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U.S. Raises Brain-Injury Toll In Iran Attack For Fifth Time, Now Says 109 Hurt


U.S. soldiers inspect the site where an Iranian missile hit at the Ain al-Asad Air Base in Iraq on January 13.

The U.S. military has for the fifth time raised the number of U.S. service members who suffered traumatic brain injuries after an Iranian missile attack on an air base in Iraq last month.

The Defense Department said on February 10 that 109 U.S. service members had been diagnosed with mild traumatic brain injury, adding that 76 of them had returned to duty.

The Pentagon had previously reported that 64 had been injured.

President Donald Trump initially said that no Americans were harmed in the January 8 attack on Ain al-Asad Air Base, which came amid tensions over the U.S. killing of a top Iranian general in Baghdad.

When asked about possible traumatic brain injuries, Trump said, "I don't consider them very serious injuries relative to other injuries I have seen."

However, the number of reported cases has continued to grow in the weeks after the attack.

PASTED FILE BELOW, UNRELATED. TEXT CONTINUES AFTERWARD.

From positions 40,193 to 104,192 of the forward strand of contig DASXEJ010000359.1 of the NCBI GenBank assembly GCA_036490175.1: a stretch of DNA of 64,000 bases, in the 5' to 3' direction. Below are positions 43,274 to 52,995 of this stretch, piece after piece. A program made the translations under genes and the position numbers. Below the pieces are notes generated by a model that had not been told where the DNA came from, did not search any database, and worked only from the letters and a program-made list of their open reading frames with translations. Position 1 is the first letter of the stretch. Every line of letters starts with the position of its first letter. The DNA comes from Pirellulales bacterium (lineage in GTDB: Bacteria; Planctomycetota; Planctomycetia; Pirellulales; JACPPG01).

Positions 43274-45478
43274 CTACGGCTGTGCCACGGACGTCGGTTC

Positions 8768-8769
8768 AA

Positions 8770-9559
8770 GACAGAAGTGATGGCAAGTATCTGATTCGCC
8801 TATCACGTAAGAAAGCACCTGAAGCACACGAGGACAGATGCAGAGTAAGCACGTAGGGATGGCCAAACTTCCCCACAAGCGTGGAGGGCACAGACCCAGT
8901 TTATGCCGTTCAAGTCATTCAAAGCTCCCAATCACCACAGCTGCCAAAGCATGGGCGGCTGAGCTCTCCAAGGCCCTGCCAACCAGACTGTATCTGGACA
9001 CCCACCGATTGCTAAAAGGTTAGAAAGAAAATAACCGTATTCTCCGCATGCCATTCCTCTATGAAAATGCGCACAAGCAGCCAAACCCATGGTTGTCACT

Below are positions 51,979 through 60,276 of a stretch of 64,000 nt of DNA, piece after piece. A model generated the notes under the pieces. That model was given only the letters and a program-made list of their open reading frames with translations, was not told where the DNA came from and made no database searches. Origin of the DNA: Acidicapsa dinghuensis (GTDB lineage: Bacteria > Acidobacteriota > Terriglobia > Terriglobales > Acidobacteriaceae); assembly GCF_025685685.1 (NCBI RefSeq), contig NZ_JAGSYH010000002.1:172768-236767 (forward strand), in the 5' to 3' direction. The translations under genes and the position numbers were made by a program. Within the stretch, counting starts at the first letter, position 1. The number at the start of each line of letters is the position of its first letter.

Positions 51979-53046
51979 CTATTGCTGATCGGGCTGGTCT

The Pentagon has said the rising number results from the mild form of injury, which means symptoms take time to manifest.

Tehran said the missile attack on Ain al-Asad and another air base hosting U.S. troops in Iraq was revenge for the killing of Iranian Major General Qasem Soleimani, the leader of Iran's elite Quds Force, in a U.S. drone strike near Baghdad's airport in early January.

William Schmitz, national commander of the Veterans of Foreign Wars, has said the group "expects an apology from the president to our service men and women for his misguided remarks" in downplaying the seriousness of the injuries.

Based on reporting by Stripes.com, the BBC, and Reuters
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